The company said it only learned in July that it didn’t offer its browser choice software to some 28 million computers running Windows 7 Service Pack 1, or 10 percent of the computers that should have received it. It blamed a technical error and said it has already started distributing a fix.
This change to OS has to be done by the OEMs. Microsoft is not technically responsible since they do not actually sell any of these computers, or even set them up. Microsoft would have made an announcement to their European Partners concerning required changes to how the OS is deployed. Those Partners are required to make these changes... I am sure that Microsoft isn't taking it lightly that some of their partners were not following the rules. I'm not sure what the penalties would be tho.
Windows RT, the version of the software for tablets and other devices that run on chips designed by ARM Holdings Plc, prohibits any browser except for Internet Explorer, according to a May blog post by Mozilla Corp., maker of the rival Firefox browser. The software is to be introduced Oct. 26.
Can you use different browsers on Android or Apple devices? What about Amazon's Kindle? Aren't these devices the choice themselves, rather than what you can install on them?
Oww, come on, google for it...
You could always just Ask Jeeves...
Stop ragging on Microsoft. Don't you KNOW that their highly paid Professional Experts have metrics and focus groups and crystal balls to support their design choices?? Shame on you, you hater...
The Nokia Lumia phone is a great example of why the common excuse of Samsung vs Apple in the "how different can you make it?" It is refreshing to see a different type of phone design. Most phones just look way to similar as it is. This Lumia, and the original Droid X are examples of how a phone design doesn't need to be so generic. And I'm not referring to what shows up on the screen.
From everything I've seen and heard, the Android phone is comparable to Linux, ie more flexible and powerful but it can get complicated to use so it's a power user phone,
Maybe the Android is more like Windows than Linux. Typically most people who use Linux are beyond power users or at least enthusiasts. I have an Android phone and while it could be complicated if I dug into it, I don't use it that way. So I consider that to be closer to Windows than Linux. Maybe if Linux had more marketplace standing I would change my mind. But I can say that none of my relatives have a Linux computer.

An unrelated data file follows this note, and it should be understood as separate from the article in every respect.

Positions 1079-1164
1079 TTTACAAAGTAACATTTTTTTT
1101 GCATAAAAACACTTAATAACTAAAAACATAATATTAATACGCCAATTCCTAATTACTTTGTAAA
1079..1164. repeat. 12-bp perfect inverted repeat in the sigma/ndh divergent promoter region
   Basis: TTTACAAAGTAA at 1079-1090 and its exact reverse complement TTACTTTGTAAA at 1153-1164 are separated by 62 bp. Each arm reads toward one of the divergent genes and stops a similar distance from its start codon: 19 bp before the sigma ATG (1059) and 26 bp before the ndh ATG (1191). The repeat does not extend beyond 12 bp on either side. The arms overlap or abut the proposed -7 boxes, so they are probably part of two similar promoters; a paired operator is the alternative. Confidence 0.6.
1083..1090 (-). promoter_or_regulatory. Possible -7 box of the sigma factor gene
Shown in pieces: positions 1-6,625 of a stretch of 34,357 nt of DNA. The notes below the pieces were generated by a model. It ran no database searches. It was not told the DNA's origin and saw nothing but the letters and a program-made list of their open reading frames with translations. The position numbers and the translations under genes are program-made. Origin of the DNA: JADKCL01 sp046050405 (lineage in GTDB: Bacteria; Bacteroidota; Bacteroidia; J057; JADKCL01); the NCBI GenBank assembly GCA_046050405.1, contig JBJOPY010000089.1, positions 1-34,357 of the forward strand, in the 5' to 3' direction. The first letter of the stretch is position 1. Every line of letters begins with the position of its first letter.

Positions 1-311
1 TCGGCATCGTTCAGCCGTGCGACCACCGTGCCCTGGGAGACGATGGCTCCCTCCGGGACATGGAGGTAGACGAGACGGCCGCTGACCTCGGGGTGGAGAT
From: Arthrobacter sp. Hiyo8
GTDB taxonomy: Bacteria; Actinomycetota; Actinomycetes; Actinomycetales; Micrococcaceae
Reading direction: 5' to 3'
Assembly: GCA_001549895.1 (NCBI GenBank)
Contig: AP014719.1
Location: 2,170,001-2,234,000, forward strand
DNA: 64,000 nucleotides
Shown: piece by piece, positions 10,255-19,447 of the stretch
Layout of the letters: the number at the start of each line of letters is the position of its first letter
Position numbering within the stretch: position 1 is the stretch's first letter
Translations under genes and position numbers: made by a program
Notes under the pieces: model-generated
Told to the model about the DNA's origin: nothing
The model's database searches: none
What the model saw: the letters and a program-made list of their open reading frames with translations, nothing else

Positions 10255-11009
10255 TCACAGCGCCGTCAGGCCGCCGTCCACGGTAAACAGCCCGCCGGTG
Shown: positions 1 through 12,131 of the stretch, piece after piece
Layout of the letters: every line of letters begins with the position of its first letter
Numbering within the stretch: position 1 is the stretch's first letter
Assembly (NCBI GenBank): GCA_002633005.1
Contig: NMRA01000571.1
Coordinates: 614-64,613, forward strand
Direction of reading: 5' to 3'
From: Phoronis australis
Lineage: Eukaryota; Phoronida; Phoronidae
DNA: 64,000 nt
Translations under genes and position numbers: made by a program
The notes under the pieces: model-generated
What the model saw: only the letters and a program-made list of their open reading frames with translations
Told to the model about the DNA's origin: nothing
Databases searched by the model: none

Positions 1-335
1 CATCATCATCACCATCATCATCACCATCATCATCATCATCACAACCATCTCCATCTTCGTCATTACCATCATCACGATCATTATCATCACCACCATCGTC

He personally loves his Galaxy S III and has it unlocked, overclocked, and tweaked like crazy, but he prefers the employees who are not as technical to have an iPhone because they are less likely to "mess it up" so it makes his job easier.
You don't HAVE to unlock the thing you know...
On page 116 of this document, there are some details about the circumstances under which Secure Boot can be disabled:
MANDATORY: Enable/Disable Secure Boot. On non-ARM systems, it is required to implement the ability to disable Secure Boot via firmware setup. A physically present user must be allowed to disable Secure Boot via firmware setup without possession of Pkpriv. Programmatic disabling of Secure Boot either during Boot Services or after exiting EFI Boot Services MUST NOT be possible. Disabling Secure MUST NOT be possible on ARM systems.
The Windows 8 Hardware Certification replaces the previous Windows Logo Program. It is NOT a requirement in order to sell a product with Windows 8 on it. It is only a requirement to acquire the Certification... which basically means you can sell a product that has the "Windows 8 Certified" sticker on it. So basically, this limitation should only exist on Windows RT systems with the Certified Sticker, and NOT be a problem on non-certified Windows 8 ARM systems. The problem is that for the first year, only the 3-5 ODM/Partners has access to Windows RT. Once that grace period is passed and the other OEMs can build RT systems, you will then see the non-certified Windows 8 RT systems hit the market.